After group I lingered around the common area, chatted with a few of my peers and forced myself to eat. Soon everyone lined up at the nurse's station so I followed suit. The line became a ritual every morning, noon, and night. It was during this time that we received our prescribed cocktail of meds. I was hoping they would knock me out for the night and put me out of my misery but I wouldn't be so lucky. At the time of my admission I was on Ambien 5mg so that's what was given to me. I told the nurse that it hadn't worked the last couple of nights. It didn't matter, I'd have to wait until tomorrow to see the doctor to be prescribed anything more. I was terrified. I had to wait at least another twelve hours for my psychiatric evaluation to be done. That night, after the line diminished, most made their way to their room. So again, I followed suit. One more night of hell was about to ensue.
Once in my room, the isolation immediately set off an increased amount of anxiety, panic, and fear which meant the racing thoughts raced even faster. I felt claustrophobic, my heart pounded and it was hard to breathe. My eyes were red and bloodshot. They burned from the lack of sleep but I couldn't physically close them no matter how hard I tried. They twitched and fluttered like they had so many nights before. My mind and its thoughts went in a million different directions. At times, I'd quietly sing a song hoping to derail the nasty tricks it was playing on me.
When I couldn't take another minute alone, I'd wrap myself up in the bed sheet and find the couch in the common area. When I got real desperate, I'd track down the nighttime care providers on duty while they were in the midst of head count. I pleaded with each of them to do something more for me, something that would wake me from this horrible nightmare. They recommended I stay in my room and try some different relaxation techniques: deep breathing, a hot shower, listen to music, try to read or have a snack. Really? What was I doing here? If it were that easy I would be at home with Riley and the support of John and my mom. This vicious cycle continued ALL. NIGHT. LONG.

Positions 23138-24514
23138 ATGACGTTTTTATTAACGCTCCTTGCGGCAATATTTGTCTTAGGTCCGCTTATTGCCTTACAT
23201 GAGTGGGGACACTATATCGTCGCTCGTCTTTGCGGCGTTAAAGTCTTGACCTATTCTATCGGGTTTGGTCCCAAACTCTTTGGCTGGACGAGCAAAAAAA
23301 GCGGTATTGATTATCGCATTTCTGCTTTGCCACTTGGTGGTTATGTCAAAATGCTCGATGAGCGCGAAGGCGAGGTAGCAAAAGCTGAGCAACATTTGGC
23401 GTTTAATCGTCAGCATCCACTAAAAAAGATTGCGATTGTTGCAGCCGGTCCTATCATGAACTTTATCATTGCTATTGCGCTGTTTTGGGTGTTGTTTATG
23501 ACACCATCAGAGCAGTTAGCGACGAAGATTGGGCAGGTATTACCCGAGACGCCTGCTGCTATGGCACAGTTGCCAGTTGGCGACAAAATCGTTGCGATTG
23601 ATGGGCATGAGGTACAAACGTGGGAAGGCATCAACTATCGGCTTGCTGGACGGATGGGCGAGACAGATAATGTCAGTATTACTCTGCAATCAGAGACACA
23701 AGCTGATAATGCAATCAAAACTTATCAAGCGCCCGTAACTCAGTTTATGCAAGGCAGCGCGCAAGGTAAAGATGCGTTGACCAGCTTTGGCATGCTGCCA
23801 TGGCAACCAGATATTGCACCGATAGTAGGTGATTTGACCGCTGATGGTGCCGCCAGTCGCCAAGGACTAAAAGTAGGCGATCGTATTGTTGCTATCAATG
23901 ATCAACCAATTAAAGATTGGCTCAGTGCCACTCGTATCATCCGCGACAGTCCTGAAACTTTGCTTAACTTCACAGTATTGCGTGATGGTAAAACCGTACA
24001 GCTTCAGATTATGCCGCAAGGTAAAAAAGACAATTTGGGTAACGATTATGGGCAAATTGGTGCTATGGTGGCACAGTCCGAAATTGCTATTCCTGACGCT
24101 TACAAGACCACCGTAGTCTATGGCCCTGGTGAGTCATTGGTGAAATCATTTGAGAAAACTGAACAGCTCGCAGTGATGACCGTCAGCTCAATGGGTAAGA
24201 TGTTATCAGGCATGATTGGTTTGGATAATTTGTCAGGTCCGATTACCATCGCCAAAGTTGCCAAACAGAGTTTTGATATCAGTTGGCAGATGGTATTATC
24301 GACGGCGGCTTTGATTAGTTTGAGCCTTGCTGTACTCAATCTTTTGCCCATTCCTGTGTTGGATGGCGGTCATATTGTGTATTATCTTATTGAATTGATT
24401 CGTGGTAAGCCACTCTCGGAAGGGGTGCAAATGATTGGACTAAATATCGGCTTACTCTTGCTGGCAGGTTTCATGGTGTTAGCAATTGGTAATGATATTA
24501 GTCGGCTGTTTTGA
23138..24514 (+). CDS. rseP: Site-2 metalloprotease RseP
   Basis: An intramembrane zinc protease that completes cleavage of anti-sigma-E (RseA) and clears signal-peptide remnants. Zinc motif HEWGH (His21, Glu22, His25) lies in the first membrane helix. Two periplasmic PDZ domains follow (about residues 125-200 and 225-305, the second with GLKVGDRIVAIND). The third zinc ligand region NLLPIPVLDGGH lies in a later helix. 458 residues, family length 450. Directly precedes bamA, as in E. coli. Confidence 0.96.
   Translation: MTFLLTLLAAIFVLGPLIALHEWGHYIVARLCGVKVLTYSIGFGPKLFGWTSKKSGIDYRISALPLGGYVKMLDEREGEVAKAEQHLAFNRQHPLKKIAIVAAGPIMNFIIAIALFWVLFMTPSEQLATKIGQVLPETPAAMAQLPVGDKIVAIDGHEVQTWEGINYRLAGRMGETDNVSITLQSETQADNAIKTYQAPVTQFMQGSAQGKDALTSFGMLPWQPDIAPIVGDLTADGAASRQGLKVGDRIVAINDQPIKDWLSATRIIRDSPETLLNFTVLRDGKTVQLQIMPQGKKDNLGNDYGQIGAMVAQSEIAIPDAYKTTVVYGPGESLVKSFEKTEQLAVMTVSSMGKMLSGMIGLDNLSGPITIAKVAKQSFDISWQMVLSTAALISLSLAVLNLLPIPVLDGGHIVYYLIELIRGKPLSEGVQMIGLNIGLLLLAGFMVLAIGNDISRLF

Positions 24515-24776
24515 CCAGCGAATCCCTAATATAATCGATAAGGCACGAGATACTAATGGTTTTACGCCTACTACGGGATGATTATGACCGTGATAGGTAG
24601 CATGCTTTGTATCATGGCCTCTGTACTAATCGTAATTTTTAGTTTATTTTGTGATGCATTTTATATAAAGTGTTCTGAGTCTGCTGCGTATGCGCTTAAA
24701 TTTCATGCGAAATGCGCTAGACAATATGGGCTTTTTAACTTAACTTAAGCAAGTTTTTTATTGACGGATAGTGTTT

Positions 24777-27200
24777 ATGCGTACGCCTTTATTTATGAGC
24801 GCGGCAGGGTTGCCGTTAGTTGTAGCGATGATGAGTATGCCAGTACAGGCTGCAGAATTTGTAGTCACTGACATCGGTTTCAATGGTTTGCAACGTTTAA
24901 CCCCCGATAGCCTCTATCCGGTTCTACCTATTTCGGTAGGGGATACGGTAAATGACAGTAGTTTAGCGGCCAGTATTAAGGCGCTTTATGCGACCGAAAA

I stood by the phone and at 7am, when they were turned on, I immediately called John. He was horrified and furious that I hadn't received any serious care since my arrival. He was going to see what he could do to have me discharged as soon as possible.
The next thing I knew I was standing in yet another line to have my vitals taken. It was morning protocol before meds were dispensed. I sat, trying to hide my breastmilk soaked shirt, while being weighed and my blood pressure taken (142/89). I wandered around the unit as the day shift crew filtered in begging any fresh face for help. It didn't get me anywhere. I felt ignored, rejected and extremely alone. I needed someone to listen. Someone that cared enough to get me the help I so badly needed. I was truly at the end of my rope.
Disappointed and drained, I headed back to my room. I decided to take a shower, perhaps I could wash this all away. Just when I thought I had hit rock bottom I literally slid even further into my own personal hell. It turns out, this would be the worst shower of my life. I felt imprisoned, not by the four walls around me, but by my very own body, my brain. They were betraying me and turning one of the happiest times in my life to one of dread and darkness. I had hit the lowest point in life. My weak body slid down the shower wall and there I sat on the wet floor humiliated, scared and broken. My world had been shattered into so many pieces, there was no way I was ever going to be able to put it back together. My hope, my strength, and my energy were depleted. Something had to give, I could no longer stand the torture, the monsters in my head. I sat there bewildered for what felt like hours wondering if I'd ever be me again.
Thanks again for the wonderful feedback and support, it means the world to me. Please continue to follow my story as I document my fight to get well, my road to recovery and the journey that inspired The Village Doula.
Your Village Doula,